On Tuesday, the Home Ministry announced that it has brought to an end a 23-year old wait for over 30000 Bru tribals living in Tripura, after a “historic agreement” had been signed among the union government, the governments of Mizoram and Tripura; and the Mizoram Bru Displaced People’s Forum. According to the agreement, it has been decided that the Bru refugees living in Tripura will not be sent back to Mizoram, but will be settled in Tripura.
Over 30,000 displaced Bru tribals from Mizoram to permanently settle in Tripura, tripartite pact signed in presence of HM Amit Shah
— Press Trust of India (@PTI_News) January 16, 2020
The agreement marks a step back for the Modi government, as the union government was trying hard to repatriate the refugees back to their home state. The government had even gone to the extent of stopping their food supply for refusing to go back, but the Bru refugees didn’t budge. In the ninth round repatriation efforts by the union home ministry that started in October last year, less than a thousand people had moved back, among over 33,000 people living in camps in Tripura. In earlier efforts also only a small number of people had gone back.
During the ninth round of repatriation, Mizoram govt had indicated that this will be the last try and there won’t be any more effort to bring the refugees back. The union government had also said that this will be the last effort and after that, the refugee camps in Tripura will be closed down.
In the first week of November, the central govt had stopped food supplies to the six camps where the refugees are living, prompting protests and road blockades by them. The protests were withdrawn a few days later after the Tripura govt promised to resume supplies. The camps are located at Casco, Kahkchand, Hamchapara, Ashapara, Naishingpara and Gachimapara in Kanchanpur and Panisagar sub-divisions of Tripura.
The Bru people, also known as Reang, were apprehensive about their security in Mizoram, and therefore were not willing to go back. Moreover, they had demanded that they should be settled in a contiguous area in Mizoram for their own safety, integrity, unity, preservation of culture, language and identity. But Mizo organisations were opposing this and as a result, the Mizoram government could not fulfil this demand. It may be noted that majority people in the Bru tribe are Hindus, while the Mizoram is a Christian majority state.
The Brus had escaped from Mizoram following large-scale violence against them in 1997. The violence had started after a Mizo Forest Official was killed by Bru National Liberation Front’s militants. Repatriation of Bru people to Mizoram was started in 2010, and around 1600 families were resettled in the state, but the process was stopped after Mizo organisations started protesting. The people in camps also expressed fear in going back. Since then, they are living in Tripura, with financial and other assistance from the central government.
Till recently the central government was insisting that the Bru people living in Tripura will have to go back to Mizoram, therefore the agreement yesterday came as a surprise. Now the refugees will be allowed to settle in Tripura, they will no longer have to live in refugee camps. Tripura is their natural home as the largest number of Bru people, known as Reangs in Tripura, live in the state. According to the census of 2011, there were around 1.9 lakh Reangs in Tripura, making it the second-largest Tribal group after the Tripuris. Around 40,000 people from the tribe still live in Mizoram, and a smaller number of people from the community live in southern Assam.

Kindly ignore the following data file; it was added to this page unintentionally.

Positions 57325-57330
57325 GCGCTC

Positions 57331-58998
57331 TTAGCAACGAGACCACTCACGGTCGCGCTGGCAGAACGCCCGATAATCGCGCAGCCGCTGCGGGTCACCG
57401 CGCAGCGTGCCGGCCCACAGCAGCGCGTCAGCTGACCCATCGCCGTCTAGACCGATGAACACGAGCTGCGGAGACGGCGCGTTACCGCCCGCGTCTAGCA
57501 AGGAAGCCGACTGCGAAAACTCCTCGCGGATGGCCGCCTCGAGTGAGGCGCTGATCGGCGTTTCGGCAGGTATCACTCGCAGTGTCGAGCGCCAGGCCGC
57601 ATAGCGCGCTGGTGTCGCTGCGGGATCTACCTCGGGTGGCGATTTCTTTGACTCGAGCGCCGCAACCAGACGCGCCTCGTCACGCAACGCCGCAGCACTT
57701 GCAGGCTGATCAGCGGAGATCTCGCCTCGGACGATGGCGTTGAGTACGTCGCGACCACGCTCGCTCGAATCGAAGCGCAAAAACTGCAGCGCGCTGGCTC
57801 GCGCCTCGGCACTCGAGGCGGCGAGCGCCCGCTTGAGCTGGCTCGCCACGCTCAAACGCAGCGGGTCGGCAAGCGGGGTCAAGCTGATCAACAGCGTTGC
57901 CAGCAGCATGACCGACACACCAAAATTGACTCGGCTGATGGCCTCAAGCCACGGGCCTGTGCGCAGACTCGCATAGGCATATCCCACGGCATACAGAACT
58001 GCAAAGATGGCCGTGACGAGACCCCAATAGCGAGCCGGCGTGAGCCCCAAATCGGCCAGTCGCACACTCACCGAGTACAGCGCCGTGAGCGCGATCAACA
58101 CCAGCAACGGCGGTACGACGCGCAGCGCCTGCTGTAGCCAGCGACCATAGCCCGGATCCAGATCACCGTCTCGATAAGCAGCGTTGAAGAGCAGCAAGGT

Earlier Tripura chief minister Biplab Kumar Deb had written to the Union home ministry offering to settle the Bru people in the state. Deb had written that 5,082 families continue to live in camps as they refuse to go back to Mizoram, and hence they should be allowed to settle in Tripura. Tripura’s royal scion Pradyot Kishore Debbarma had also said that the displaced people should be provided land in Tripura, as they were original inhabitants of the state. “If you can accept lakhs and lakhs of people from another country (Bangladesh), then why can’t you accept the Brus who were natives of Tripura until being displaced by the Dumbur hydro-electric plant,” Debbarma had said. Former Tripura Congress chief Pradyot Manikya had also favoured settling them in Tripura. He had said, “Tripura has enough place to accommodate Reang people. This is your land and nobody can force you to quit from here,” while visiting the camps last year.
According to the agreement signed yesterday, the displaced families will be given 40×30 square feet residential plots, fixed deposit of Rs 4 lakhs, case aid of Rs 5,000 per month for two years, free ration for two years and Rs 1.5 lakh aid to build their house. The central government has sanctioned a package of Rs 600 crore for this purpose. The refugees will now enjoy complete rights as citizens, including voting rights. They will also get Tribal status in the state, and the Tripura government will arrange for documents for them like ration cards, Aadhaar etc. The Tripura government will hold a census at the camps within the next 15 days to ascertain the exact number of Bru refugees living there.
While they were living in camps, their names were in the voter lists of Mizoram, and it was very difficult for them to vote during elections. Earlier the Election Commission had arranged for them to vote in nearby border areas in Mizoram, but that was not allowed by the Mizoram govt during the last assembly election, insisting that the voters must come to their constituencies to cast their votes. This episode had even resulted in the removal of the chief electoral officer of Mizoram after the Mizo organisations and the Congress govt had revolted against him claiming that he was planning to set up polling booths inside the camps in Tripura.